That year 2009 marked a watershed in the history of modern Sri Lanka. The absolute defeat of LTTE armed resistance by a predominantly Sinhalese Buddhist army, navy and air force had an almost instantaneous liberating and empowering impact on Sinhala psyche simultaneously. Firstly, the euphoria over that victory vaporised overnight the psychological fear that agonised Sinhala Buddhist mindset for centuries. It was the fear of a possible Tamil invasion from neighbouring subcontinent, anchored in distant historical memories but kept reminded by nationalistic Sinhala historians, archaeologists and politicians of modern era. The total betrayal of Tamil Nadu in 2009, by failing to come to the aid of LTTE fighters at the final stages of the war, proved to the Sinhalese that their fear was baseless, given the post-Cold War political world order in which India is firmly entrenched. Secondly, that victory, while removing the fear, implanted at the same time the hope of Sinhala Buddhist dominance over the entire polity of this country. In other words, it was the 2009 victory that provided the momentum for the rise of Sinhala Buddhist supremacy as a grand political ideal, which has transmogrified into a powerful electioneering mission, and is currently campaigning with violent provocations to minimise the status and role of Muslims in the political and economic affairs of the country. The April Easter carnage has given the supremacists a golden opportunity to accomplish this mission in the name of eradicating Islamic fundamentalism and Wahhabism in the country. The prevailing international environment of Islamophobia, similar to the anti-Arab environment around the 1915 riots, is making Muslim bashing a fair game to the supremacists. When Secretary Ven. Galagoda Atte Gnanasara Thera of Bodu Bala Sena, one of the supremacist groups, openly proclaimed when addressing the June 7th rally in Kandy that Buddhist are the sole owners of Sri Lanka and other communities by implication are only their leaseholders, the agenda of the supremacists was made unequivocally clear. Tragically, none of the Sinhalese political leaders except Minister Mangala Samaraweera was prepared to challenge this supremacist contention. On another occasion the same Thera asked the government to leave the Muslims in the care of Buddhist priests so that they could ‘mould’ the Muslims, perhaps like what the Chinese government is doing to the Uighurs.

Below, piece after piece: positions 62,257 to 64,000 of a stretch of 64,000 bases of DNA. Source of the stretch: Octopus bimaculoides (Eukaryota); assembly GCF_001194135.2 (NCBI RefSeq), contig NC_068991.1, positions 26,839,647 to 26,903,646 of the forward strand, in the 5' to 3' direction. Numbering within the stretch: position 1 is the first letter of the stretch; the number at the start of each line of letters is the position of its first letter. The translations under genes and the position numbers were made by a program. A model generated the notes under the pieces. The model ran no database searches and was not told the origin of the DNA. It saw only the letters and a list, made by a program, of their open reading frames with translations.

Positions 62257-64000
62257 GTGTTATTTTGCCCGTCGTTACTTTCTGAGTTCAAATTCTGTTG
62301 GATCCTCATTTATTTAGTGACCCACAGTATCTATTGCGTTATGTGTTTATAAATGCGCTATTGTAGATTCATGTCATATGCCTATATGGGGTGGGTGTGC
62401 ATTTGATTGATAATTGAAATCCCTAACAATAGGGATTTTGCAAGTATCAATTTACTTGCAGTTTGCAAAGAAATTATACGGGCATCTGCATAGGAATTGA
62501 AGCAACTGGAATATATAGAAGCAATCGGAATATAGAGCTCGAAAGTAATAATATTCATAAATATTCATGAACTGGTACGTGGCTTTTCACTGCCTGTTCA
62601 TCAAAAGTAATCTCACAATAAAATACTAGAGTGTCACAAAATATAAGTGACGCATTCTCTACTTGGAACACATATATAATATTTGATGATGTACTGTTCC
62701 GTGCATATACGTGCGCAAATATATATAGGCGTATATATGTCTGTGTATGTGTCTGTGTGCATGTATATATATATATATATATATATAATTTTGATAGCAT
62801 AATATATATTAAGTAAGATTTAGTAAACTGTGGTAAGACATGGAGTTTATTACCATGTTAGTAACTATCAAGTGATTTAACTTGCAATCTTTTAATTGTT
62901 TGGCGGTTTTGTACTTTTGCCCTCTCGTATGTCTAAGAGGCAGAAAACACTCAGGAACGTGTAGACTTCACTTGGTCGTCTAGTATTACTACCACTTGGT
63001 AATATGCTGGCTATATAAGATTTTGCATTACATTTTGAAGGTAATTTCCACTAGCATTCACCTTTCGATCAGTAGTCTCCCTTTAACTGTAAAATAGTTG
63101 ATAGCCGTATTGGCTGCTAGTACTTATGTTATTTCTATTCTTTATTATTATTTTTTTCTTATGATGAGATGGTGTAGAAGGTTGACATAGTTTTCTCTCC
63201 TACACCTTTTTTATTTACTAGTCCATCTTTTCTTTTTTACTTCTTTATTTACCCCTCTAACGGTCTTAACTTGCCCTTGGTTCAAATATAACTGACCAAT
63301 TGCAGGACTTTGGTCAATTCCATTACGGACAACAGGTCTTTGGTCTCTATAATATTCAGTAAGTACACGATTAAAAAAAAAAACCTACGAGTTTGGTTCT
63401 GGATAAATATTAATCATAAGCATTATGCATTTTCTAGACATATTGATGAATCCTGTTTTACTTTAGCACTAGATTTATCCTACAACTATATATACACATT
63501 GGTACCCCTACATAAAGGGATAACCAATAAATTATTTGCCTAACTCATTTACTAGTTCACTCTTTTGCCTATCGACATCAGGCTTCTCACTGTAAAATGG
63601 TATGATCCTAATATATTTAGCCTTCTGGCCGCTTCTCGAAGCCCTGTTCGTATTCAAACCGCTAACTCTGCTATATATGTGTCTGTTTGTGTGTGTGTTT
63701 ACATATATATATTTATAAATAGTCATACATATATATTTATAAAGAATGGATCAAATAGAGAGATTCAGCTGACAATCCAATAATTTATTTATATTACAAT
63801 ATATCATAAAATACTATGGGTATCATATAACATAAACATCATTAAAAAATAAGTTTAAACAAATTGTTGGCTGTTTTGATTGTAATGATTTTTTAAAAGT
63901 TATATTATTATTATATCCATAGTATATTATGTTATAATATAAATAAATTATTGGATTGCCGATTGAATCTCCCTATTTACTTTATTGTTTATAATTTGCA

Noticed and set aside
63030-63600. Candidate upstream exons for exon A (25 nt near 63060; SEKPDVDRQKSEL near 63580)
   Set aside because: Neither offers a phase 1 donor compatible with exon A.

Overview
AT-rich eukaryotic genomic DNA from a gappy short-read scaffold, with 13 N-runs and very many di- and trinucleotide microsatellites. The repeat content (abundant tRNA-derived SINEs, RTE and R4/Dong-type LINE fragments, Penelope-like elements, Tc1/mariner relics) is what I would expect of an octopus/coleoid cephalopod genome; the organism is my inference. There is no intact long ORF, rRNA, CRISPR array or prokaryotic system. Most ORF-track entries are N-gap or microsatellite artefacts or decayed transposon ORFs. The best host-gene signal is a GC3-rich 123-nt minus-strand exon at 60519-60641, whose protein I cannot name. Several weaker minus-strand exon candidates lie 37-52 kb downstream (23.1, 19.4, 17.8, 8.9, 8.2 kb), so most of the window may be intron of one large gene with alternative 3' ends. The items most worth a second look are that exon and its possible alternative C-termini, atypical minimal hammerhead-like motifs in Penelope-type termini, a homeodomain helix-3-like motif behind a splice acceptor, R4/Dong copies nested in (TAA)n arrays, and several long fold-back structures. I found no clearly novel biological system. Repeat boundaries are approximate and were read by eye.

There was also a new development after 2009, and that was in Tamil politics. Except for a small LTTE rump based solely in foreign soil, all Tamil parties in Sri Lana, including TNA, have renounced the idea of separatism, accepted the unitary state and are committed to work for devolution of power to provincial councils in Tamil areas. To achieve that objective and to seek workable solutions to other simmering issues they are now resorting to the strategy of bargaining with Sinhalese political parties. In other words, Tamil leaders are also practicing politics of pragmatism. That both UNP and SLPP are desperately trying to woe Tamil votes via TNA at the forthcoming presidential election is an index of this Tamil pragmatism.